2012–2018 Rīga, 2011 Content


 Latvia – a European Nation State



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1.2. Latvia – a European Nation State
At the beginning of the 20th century, Latvians, using the people’s freedom of self-determination, created their own State to secure the Latvian nation’s existence and lasting, democratic self-determination.

In Latvia, just as in other European States, there are a constituent nation determining the national and cultural-historical identity of the State, as well as national minorities and immigrants. The national and cultural-historical identity of a constituent nation determines the national and cultural-historical identity of the State, and is based on a common language, culture and social memory.

The Latvian constituent nation and national minorities form the Latvian people. Latvian identity – the Latvian language, culture and social memory – unifies the Latvian people. It is the common foundation connecting all the people of Latvia, making it a democratic participatory community. Therefore, it is in the interests of the State of Latvia and its people not only to strengthen Latvian identity, which consolidates the community, making it stronger in the current circumstances of globalization, but also to broaden it so that national minorities and immigrants can also be embraced within it.

At the same time it is in Latvia’s interests to maintain the uniqueness of national minorities, thus preserving the cultural diversity of the Latvian people. The Latvian cultural space has been open and it has been enriched by the influence of other cultures over the centuries. However, only a connection with Latvian culture determines Latvia’s uniqueness, making it different from any other place in the world.

In Latvia, just as in other European countries, there are immigrants, whose inclusion into society is a national responsibility. If, up till now, it was assumed that the maintenance of immigrant identity was a short-term phenomenon, then more and more European countries have to recognize that segregated groups are able to live in their “parallel worlds” for many generations. Latvia is not unique in this sense, although the historical and political circumstances were different – the State of Latvia was occupied and it was not possible to restrict immigration in any way. As in other European countries, the majority of immigrants arrived here from 1950’s to 1980’s. A large proportion of them has successfully integrated themselves in the society and has gained Latvian citizenship, however a significant proportion of immigrants continues to isolate themselves from this process. It negatively influences the functioning of democracy, creates tension in the society and the risks of radicalism. The State has to reduce this isolation by offering opportunities and skills to join in the democratic community of the Nation State. It has to be a long-term task of the integration policy. The success or failure of this policy will influence the quality of democracy in the State of Latvia in the most direct way.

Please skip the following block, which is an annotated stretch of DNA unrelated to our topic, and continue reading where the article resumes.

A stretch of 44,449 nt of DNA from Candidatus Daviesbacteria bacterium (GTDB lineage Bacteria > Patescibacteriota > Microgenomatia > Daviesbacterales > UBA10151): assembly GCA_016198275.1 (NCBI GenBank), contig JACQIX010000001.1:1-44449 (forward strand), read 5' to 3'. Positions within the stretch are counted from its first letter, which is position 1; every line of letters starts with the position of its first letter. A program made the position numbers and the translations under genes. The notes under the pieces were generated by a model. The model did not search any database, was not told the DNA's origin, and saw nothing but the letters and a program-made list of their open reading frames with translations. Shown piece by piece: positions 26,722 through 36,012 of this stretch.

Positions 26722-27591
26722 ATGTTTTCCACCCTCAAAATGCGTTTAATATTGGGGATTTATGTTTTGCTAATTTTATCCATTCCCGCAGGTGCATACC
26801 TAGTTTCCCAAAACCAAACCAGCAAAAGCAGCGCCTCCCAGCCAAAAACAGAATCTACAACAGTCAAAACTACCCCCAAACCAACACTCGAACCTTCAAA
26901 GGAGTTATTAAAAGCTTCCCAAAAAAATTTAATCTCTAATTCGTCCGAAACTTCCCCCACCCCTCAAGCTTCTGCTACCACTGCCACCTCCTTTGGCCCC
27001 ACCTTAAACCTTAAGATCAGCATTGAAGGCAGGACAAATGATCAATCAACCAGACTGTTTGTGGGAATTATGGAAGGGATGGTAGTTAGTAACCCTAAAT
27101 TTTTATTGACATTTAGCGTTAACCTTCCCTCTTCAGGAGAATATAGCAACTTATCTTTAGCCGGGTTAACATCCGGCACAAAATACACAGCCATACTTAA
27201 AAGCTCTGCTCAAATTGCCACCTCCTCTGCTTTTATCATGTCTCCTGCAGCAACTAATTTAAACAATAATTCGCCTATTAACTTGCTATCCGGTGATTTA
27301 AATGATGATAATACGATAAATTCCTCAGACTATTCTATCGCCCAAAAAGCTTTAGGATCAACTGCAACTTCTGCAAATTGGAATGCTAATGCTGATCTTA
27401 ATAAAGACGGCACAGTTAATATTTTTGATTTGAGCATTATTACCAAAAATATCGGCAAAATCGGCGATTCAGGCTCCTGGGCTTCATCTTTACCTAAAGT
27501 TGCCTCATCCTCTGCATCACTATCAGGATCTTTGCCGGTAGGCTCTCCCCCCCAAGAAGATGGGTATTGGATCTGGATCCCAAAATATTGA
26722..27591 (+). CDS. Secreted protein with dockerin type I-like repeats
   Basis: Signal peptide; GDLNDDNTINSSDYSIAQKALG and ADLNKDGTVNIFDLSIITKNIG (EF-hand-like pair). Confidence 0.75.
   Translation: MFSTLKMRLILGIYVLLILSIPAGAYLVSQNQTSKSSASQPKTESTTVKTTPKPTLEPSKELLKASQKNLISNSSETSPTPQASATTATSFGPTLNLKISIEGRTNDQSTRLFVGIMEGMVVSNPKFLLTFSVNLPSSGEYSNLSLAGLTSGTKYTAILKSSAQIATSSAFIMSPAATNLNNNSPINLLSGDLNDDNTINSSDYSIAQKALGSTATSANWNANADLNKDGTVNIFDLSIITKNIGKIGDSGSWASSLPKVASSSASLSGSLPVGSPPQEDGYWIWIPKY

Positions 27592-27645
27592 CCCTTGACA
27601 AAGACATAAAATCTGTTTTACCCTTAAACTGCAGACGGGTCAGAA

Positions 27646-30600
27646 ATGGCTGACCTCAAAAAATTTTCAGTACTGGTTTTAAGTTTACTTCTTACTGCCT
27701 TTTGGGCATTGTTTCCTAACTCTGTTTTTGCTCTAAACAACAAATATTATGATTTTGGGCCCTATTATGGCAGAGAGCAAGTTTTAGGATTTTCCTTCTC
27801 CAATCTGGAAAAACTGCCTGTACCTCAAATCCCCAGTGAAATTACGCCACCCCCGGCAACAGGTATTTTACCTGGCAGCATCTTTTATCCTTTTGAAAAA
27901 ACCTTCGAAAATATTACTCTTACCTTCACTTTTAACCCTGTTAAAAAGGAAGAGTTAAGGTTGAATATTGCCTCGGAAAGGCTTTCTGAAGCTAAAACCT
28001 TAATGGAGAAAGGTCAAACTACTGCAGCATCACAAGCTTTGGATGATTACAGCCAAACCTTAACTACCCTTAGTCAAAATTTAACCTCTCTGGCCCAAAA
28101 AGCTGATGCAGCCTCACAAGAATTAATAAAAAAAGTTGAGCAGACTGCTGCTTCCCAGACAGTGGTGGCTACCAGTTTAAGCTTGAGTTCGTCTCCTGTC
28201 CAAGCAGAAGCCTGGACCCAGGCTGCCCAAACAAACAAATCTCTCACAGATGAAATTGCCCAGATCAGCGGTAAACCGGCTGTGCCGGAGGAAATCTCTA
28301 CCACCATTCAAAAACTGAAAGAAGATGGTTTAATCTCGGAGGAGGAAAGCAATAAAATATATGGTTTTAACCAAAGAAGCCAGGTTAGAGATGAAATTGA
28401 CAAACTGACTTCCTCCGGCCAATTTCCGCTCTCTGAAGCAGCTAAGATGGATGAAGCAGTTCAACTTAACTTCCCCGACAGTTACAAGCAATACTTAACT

In Latvia democracy can function well only when all the population of Latvia takes responsibility for their country and participate in the rational solution of social problems through democratic institutions. It is important that the skills of mutual collaboration and participation are gained both - through the formal education process and through participation in the activities of the civil society and by organizing them. Such activities should be promoted by national policy in the interests of the society as a whole. An active and participative society strengthens the cohesion of the society and a feeling of belonging to the democratic State of Latvia. Integration policy has to encourage people’s collaboration on the basis of general civil values fixed in the Constitution. These civil values are an integral part of Latvia’s national identity.

Latvia is in the community of the European States. Its present and future are closely connected with the European traditions, values and principles. Every European State has its own national identity, and its maintenance is the task of every European State.

Current globalization processes create new, unparalleled opportunities. They provide dialogue among different cultures, social mobility and economic opportunities. At the same time globalization carries within it threats of standardization and levels out differences between various countries. Therefore, the cultivation of local and national uniqueness requires more active national policy which is necessary to create a sustainable and conscious feeling of belonging. A State creates the framework in which democracy can operate, and democracy cannot function without people who feel they belong to the particular country and who feel responsibility for it.

Therefore, a feeling of belonging to Latvia and responsibility for it are a precondition for the sustainability of the democratic State of Latvia, the Latvian nation and the Latvian people. Latvia is the only place in the world where the Latvian language and culture can fully develop. The Latvian language and culture are values in themselves and simultaneously a resource to attract people to Latvia, and the cornerstone of the State of Latvia, as well. The responsibility and duty of the Latvian society and the State of Latvia are to preserve, strengthen and develop it both for future generations and in order to make the contribution to the world’s diversity. Countries maintaining and developing their national and cultural-historical identity gain significant comparable advantages in the global world.




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